Readers and food enthusiasts are no longer willing to accept Eurocentrism as exceptionalism. And some food editors are increasingly making very public efforts to elevate the more diverse voices within the chorus. I know this to be true as I’ve been a beneficiary of this new enlightenment.
The awkward thing, though, is that this all happening in precisely the moment in which regressive racial ideology has been given a new pass by the current administration. Racist rhetoric has been unleashed, and nowhere is this more evident than online. This convergence of events—a more diverse set of food writers, plus emboldened, overt bigotry has meant these writers and their ideas are being met with vitriolic, defensive, and just plain racist comments.
Abolishing racial inequity endures as the work of the privileged, and so intrinsically, needs to loudly shouted down not by the writers who are the target of the racism, but “everyone else.” For the rest of “us,” the work continues. Keep writing.
Dakota Kim, writer and food editor, Paste Magazine
I own my own privilege in the food space. I’ve diversified my writing income streams so that I’m not as afraid to speak my mind. Not everyone has that privilege to speak out without fear that the ever-present backlash against people of color speaking their minds will lead a trauma-inducing Twitter feud—or worse.
Every time I write something asserting the right of people of color to speak out about culinary appropriation, I get hate mail. Every. Single. Time. I get vicious attempts at delegitimization and self-esteem destruction. Trolls add me to lists called “#NotReallyaJournalist” and “#CantWrite.”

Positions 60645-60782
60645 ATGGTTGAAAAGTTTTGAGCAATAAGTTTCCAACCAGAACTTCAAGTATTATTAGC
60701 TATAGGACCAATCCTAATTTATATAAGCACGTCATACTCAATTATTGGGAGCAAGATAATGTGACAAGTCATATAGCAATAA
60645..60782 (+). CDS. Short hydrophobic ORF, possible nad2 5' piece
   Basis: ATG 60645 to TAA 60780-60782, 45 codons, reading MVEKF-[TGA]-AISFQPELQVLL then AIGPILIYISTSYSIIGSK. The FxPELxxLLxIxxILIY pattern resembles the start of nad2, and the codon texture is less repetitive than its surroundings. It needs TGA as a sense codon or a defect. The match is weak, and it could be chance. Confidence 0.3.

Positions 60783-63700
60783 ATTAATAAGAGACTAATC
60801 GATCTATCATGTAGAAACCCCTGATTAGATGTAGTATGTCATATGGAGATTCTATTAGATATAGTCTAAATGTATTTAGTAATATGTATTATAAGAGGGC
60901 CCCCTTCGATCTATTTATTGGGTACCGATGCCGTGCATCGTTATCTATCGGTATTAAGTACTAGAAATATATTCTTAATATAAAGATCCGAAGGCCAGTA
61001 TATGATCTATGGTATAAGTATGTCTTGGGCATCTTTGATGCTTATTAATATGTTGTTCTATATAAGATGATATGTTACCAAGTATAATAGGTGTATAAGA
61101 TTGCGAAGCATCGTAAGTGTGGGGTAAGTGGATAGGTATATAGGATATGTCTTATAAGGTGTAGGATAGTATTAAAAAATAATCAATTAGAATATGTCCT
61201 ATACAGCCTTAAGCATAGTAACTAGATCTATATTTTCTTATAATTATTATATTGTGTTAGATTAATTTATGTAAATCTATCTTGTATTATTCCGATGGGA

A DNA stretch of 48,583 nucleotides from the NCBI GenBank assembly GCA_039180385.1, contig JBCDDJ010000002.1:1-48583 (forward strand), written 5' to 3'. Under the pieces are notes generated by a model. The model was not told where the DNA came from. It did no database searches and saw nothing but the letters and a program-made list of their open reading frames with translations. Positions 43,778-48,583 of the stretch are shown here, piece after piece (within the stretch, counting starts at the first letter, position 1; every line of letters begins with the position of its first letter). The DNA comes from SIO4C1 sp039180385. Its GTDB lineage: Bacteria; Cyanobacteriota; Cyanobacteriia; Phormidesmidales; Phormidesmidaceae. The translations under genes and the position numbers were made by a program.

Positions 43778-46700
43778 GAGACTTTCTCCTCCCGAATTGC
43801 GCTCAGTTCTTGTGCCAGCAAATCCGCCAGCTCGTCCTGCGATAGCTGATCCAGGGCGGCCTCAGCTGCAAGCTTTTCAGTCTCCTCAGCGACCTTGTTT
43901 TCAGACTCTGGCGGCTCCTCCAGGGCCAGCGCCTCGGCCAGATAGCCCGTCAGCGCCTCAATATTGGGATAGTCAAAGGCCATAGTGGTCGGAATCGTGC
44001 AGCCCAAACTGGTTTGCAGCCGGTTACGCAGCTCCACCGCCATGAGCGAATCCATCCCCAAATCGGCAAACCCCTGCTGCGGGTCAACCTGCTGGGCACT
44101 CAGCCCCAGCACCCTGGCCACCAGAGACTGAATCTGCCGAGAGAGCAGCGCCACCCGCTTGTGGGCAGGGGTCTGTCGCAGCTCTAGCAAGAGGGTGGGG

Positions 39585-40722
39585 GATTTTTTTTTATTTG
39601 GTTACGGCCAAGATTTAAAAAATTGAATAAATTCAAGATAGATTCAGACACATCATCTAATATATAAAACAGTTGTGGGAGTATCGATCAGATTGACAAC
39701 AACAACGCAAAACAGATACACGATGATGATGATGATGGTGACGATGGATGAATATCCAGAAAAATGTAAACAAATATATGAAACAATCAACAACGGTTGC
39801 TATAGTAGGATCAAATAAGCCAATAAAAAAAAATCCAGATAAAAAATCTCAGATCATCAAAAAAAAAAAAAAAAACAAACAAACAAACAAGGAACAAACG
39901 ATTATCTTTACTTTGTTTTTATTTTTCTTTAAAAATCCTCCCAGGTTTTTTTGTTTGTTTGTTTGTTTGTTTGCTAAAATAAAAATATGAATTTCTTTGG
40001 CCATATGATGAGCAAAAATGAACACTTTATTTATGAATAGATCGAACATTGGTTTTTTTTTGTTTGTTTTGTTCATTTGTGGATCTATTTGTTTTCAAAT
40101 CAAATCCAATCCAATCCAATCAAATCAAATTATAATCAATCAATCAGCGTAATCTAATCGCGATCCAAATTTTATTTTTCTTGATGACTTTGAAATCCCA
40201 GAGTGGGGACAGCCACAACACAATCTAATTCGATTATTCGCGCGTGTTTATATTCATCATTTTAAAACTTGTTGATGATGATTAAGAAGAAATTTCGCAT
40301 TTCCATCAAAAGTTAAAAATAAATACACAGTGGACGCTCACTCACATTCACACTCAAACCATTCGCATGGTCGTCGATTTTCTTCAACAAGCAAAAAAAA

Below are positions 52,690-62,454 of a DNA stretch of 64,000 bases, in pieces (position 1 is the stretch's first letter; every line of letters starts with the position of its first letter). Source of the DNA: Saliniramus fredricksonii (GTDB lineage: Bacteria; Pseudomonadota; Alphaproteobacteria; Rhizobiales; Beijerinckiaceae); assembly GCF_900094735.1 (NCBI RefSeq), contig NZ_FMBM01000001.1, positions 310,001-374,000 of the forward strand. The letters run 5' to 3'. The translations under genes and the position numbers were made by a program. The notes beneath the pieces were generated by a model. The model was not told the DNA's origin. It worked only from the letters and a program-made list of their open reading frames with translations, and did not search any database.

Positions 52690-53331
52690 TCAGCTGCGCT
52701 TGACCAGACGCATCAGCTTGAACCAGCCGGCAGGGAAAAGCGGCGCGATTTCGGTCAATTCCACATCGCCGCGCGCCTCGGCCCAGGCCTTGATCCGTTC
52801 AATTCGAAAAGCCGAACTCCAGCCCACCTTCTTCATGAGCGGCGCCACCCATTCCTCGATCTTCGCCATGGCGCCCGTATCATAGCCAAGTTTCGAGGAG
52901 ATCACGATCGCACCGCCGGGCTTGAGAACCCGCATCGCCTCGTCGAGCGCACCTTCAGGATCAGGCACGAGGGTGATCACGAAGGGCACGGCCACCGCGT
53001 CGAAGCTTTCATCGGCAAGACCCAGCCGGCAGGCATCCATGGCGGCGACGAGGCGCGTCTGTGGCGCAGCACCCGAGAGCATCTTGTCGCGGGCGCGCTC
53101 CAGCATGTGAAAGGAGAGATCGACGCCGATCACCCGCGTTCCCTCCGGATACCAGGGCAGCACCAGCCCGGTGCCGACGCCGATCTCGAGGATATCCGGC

I have the privilege of multiple higher-ed degrees and a healthy writing career, which allows me to dash off an article in an hour, publish it, and not worry too much about how a wordy sentence might characterize me. Think about folks who don’t have those privileges and are trying to write about cultural appropriation or defend themselves in social spaces.
The thing that frustrates me most about the current culinary appropriation conversation is how narrow it is. It fails to see the larger context of capitalist neo-colonialism and it fails to talk about social justice and true equal opportunity. Food is not your separate, happy, safe sphere, away from politics. Food is politics. Food is culture.
We focus too much on the poor Americans who were “forced” to shutter their pop-up food cart (they weren’t really forced, by the way — they chose to shut down in the face of criticism); we don’t focus enough on the million small cuts a day to underrepresented people of color.
Every time a Black or Latinx restaurateur is passed over for a business loan, that news goes silently into the void. When an unofficial community garden supporting people of color in a gentrifying neighborhood is razed to build condos, it doesn’t make mainstream food media headlines, even though it’s the bedrock of feeding a community healthfully and fighting for survival.